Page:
In our case, the H2O2/UV process was carried out at 25°C, with an initial concentration of 2-HBA of 1,000 mg L-1. Hydrogen peroxide was added at a [H2O2]/[2-HBA] molar ratio of approximately 7, similar to the one used in the case of the Fenton reaction. During the oxidation of 2-HBA at pH 4.3 adjusted with NaOH, the main product was 2,3-DHBA, whereas CT and 2,5-DHBA were produced in minor amounts. The complete elimination of 2-HBA was not achieved (Figure 6a). When the H2O2/UV process was carried out at pH = 4.5 adjusted with buffer solution, the production of 2,3-DHBA was only moderately increased. However, complete degradation of 2-HBA was attained (Figure 6b) after 700 min. In addition, the degradation of the main intermediates led to a mixture of malic, maleic and fumaric acids, which were oxidized to oxalic acid. Total by-product elimination was verified by analytical techniques after 1,400 min.
In the H2O2/UV process, hydroxyl radicals generated from the direct photolysis of hydrogen peroxide were the species mainly responsible for 2-HBA elimination. However, hydrogen peroxide may also react with these radicals and hence act as an inhibitor of 2-HBA degradation. As can be deduced from Fig. 6a, when the pH was adjusted with NaOH solution the hydroxyl radical scavenging effect became important and the 2-HBA degradation rate decreased (Haber et al, 1932; Pignatello et al., 2006). This may be due to auto-decomposition of H2O2 to oxygen and water and the recombination of •OH radicals. Since •OH radicals react with H2O2, H2O2 itself contributes to the •OH scavenging capacity (Pignatello et al., 2006).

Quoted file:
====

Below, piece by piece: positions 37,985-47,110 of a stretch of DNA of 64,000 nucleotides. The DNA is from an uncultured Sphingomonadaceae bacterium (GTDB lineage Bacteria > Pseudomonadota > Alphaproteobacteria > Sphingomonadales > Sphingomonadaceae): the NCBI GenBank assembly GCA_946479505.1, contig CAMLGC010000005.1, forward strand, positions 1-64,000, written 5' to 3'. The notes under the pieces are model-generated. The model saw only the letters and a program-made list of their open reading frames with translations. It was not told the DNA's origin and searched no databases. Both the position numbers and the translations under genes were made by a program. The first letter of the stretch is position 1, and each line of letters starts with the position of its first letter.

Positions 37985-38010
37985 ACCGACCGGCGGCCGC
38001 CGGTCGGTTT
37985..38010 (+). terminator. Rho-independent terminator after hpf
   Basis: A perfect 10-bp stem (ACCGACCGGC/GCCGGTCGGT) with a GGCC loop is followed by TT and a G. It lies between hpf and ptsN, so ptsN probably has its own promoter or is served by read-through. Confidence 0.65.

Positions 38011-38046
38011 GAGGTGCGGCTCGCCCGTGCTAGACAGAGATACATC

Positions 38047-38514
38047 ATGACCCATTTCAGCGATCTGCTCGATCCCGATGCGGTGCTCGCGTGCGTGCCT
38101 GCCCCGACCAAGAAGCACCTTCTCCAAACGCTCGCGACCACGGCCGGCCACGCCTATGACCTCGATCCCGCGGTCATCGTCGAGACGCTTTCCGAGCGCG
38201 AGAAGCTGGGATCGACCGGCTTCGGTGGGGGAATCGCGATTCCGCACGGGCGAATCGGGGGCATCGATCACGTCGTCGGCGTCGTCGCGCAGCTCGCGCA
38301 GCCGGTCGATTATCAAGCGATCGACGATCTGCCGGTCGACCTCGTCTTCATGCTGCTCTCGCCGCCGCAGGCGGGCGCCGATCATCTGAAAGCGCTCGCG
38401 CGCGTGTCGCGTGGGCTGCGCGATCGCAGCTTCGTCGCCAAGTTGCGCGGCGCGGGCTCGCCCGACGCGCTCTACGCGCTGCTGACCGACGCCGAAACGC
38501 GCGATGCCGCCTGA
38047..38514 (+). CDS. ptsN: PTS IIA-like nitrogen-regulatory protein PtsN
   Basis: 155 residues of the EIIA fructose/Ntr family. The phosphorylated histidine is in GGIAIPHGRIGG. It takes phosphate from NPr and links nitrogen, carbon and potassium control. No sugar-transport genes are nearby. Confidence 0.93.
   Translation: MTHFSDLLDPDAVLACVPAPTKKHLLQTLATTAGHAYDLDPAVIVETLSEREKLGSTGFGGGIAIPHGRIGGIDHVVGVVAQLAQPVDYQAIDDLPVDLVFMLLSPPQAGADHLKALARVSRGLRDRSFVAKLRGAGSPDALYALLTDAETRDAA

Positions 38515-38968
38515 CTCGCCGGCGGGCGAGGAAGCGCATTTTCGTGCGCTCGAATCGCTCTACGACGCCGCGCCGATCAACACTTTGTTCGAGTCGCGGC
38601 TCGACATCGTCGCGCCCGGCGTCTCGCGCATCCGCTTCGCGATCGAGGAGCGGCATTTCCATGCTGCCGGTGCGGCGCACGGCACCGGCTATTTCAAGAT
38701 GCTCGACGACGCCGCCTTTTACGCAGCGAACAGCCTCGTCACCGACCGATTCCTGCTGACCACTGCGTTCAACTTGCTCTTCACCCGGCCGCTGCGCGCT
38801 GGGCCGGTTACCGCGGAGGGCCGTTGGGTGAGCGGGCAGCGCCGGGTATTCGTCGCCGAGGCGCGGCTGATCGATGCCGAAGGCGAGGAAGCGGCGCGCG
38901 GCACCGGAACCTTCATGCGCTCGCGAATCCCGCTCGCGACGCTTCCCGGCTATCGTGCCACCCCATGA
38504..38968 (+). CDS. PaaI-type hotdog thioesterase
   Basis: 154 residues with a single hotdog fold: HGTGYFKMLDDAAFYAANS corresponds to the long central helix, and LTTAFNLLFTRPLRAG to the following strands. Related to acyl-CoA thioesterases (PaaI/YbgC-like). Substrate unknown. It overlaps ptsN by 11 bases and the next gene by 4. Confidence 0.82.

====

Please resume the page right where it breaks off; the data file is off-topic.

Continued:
Comparison Between Both Processes
In the Fenton and H2O2/UV processes, the times necessary for the complete elimination of 2-HBA were substantially different, the Fenton process being much faster than H2O2/UV. Moreover, the Fenton reaction led to the complete oxidation of 2-HBA and its intermediates, while total conversion from 2-HBA to DHBA compounds was not attained with the H2O2/UV process. The decrease in 2-HBA concentration was observed as a function of time in both the H2O2/UV and Fenton processes, and data were fitted to a first-order rate model [Eq. (6)]: